nep-cis New Economics Papers
on Confederation of Independent States
Issue of 2011‒01‒03
two papers chosen by
Koen Schoors
Ghent University

  1. Why Are Household Incomes More Unequally Distributed in China than in Russia? By Gustafsson, Björn; Li, Shi; Nivorozhkina, Ludmila
  2. A Gravity Approach to Modelling International Trade in South-Eastern Europe and the Commonwealth of Independent States: The Role of Geography, Policy and Institutions By Oxana Babecka Kucharcukova; Jan Babecky; Martin Raiser

  1. By: Gustafsson, Björn (Göteborg University); Li, Shi (Beijing Normal University); Nivorozhkina, Ludmila (Rostov State Economic University)
    Abstract: Harmonised microdata show a Gini coefficient for per capita total income of 45.3 percent in China 2002 and 33.6 percent in Russia 2003. A much larger urban to rural income gap in combination with a much smaller proportion of people living in urban areas in China are important reasons for this cross-country difference in inequality. Wage is a more non-equalising income source in China than in Russia. While Russian public transfers reduce income inequality, Chinese public transfers increase income inequality. Cross-country differences in the process of transition are also found to be significant. A relatively large non-agriculture self-employment sector is non-equalising in rural China, but is also narrowing the urban to rural income gap. In contrast to the many cross-country differences revealed, we report income inequality among urban residents in China and in urban Russia to be very similar.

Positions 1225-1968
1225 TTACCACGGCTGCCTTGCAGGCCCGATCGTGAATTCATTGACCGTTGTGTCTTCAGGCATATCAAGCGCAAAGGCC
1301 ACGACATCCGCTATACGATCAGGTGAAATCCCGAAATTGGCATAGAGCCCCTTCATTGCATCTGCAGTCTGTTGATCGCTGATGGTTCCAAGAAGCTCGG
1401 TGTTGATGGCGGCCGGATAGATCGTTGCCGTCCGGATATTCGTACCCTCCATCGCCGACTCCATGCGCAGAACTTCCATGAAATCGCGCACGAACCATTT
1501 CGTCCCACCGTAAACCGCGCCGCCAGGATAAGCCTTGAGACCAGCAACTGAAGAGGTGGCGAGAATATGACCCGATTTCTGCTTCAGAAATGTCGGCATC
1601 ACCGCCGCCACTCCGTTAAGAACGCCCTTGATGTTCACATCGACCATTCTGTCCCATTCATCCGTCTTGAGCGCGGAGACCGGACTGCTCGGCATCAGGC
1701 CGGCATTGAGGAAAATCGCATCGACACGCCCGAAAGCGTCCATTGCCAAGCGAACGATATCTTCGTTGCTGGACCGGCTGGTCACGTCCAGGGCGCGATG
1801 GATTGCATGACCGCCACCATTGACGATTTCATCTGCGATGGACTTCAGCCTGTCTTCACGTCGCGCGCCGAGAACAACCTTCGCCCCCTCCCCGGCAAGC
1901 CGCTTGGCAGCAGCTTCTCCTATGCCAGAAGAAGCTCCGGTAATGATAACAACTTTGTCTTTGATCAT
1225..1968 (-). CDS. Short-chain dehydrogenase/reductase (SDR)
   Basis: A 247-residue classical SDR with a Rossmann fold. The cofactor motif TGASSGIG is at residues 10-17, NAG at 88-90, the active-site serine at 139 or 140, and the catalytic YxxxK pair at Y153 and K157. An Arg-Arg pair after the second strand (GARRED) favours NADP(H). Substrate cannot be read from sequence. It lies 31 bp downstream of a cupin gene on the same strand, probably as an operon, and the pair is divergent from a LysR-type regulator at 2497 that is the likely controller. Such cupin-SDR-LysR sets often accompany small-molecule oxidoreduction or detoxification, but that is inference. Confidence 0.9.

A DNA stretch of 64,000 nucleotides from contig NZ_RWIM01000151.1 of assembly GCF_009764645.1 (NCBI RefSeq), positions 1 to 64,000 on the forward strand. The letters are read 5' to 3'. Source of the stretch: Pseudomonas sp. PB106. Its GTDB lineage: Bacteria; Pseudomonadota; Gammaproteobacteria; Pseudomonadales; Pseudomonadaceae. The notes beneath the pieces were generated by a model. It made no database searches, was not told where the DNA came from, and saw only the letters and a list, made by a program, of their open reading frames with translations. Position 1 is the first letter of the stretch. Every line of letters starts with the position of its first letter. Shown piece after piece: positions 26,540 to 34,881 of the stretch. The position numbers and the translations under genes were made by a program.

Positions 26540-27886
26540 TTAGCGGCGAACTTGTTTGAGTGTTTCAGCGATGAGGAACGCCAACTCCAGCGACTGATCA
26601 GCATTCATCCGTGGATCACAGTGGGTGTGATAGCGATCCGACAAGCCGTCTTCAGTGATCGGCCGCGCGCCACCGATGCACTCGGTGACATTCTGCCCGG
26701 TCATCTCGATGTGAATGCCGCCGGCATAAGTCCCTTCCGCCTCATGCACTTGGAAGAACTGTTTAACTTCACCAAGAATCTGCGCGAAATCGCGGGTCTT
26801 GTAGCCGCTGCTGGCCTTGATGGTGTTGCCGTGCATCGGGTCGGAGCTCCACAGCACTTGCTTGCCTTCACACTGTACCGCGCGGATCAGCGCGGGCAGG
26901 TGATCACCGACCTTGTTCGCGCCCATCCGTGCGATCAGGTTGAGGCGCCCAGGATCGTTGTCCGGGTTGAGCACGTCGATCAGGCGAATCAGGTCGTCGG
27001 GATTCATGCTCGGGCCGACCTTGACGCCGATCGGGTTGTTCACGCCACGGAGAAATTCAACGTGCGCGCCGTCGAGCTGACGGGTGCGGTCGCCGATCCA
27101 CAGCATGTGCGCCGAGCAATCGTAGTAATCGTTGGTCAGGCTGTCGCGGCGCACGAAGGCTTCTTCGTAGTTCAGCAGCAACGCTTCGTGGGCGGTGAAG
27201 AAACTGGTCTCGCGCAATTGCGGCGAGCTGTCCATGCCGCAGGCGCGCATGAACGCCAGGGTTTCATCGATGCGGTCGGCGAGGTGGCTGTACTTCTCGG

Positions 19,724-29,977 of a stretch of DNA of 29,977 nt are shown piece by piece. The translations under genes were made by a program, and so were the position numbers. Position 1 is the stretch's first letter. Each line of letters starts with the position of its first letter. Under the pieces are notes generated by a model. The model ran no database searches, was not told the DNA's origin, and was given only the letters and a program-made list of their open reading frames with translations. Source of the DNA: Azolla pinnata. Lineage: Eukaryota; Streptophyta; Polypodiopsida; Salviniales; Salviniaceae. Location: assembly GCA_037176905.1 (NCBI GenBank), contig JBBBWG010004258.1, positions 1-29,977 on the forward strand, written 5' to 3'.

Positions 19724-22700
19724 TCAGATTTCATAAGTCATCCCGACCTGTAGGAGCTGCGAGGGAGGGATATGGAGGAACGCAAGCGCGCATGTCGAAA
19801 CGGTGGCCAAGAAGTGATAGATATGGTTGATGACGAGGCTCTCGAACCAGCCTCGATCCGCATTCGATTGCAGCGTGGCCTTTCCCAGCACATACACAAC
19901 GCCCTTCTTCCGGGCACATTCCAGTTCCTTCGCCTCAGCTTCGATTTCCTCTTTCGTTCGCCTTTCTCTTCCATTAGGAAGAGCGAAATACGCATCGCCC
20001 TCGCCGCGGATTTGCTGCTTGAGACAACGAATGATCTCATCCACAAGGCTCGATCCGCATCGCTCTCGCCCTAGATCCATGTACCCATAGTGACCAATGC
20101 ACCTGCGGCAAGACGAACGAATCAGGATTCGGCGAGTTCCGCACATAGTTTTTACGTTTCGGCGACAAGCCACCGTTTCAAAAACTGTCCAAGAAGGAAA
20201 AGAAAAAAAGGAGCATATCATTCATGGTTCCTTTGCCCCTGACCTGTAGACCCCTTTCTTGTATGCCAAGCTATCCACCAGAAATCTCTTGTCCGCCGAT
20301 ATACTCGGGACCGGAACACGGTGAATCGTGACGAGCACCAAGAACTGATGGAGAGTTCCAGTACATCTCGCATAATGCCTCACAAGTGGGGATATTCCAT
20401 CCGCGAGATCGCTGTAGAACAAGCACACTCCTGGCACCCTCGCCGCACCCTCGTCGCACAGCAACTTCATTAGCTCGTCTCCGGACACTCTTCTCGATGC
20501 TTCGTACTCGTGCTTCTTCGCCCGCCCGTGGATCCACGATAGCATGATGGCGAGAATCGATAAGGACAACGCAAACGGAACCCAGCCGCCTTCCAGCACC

Keywords: income distribution, inequality, China, Russia, public transfers
    JEL: D31 P25 P52
    Date: 2010–12
  2. By: Oxana Babecka Kucharcukova; Jan Babecky; Martin Raiser
    Abstract: Since the beginning of market reforms in 1989, the countries of South-Eastern Europe (SEE) and the Commonwealth of Independent States (CIS) have been trading significantly less with the world economy than those Central and Eastern European (CEE) countries which later joined the EU. To explain why this is the case, a number of hypotheses have been proposed in the literature. The key novelty of our study consists in a simultaneous assessment of the contribution to trade of geographical, policy and institutional factors during the EU pre-accession period (1997–2004). An augmented gravity model is proposed and estimated for a reference group of 82 countries, employing the Poisson and Tobit estimation techniques. We find that low quality of economic institutions in the SEE and CIS countries accounted for a considerable proportion of their below-potential international trade. We perform policy simulations using institutional data up to 2008 to identify channels for increasing the international trade of the SEE and CIS countries.
    Keywords: Gravity model of trade, Poisson estimator, Tobit estimator, transition economies.
    JEL: F13 F15 P33
    Date: 2010–11

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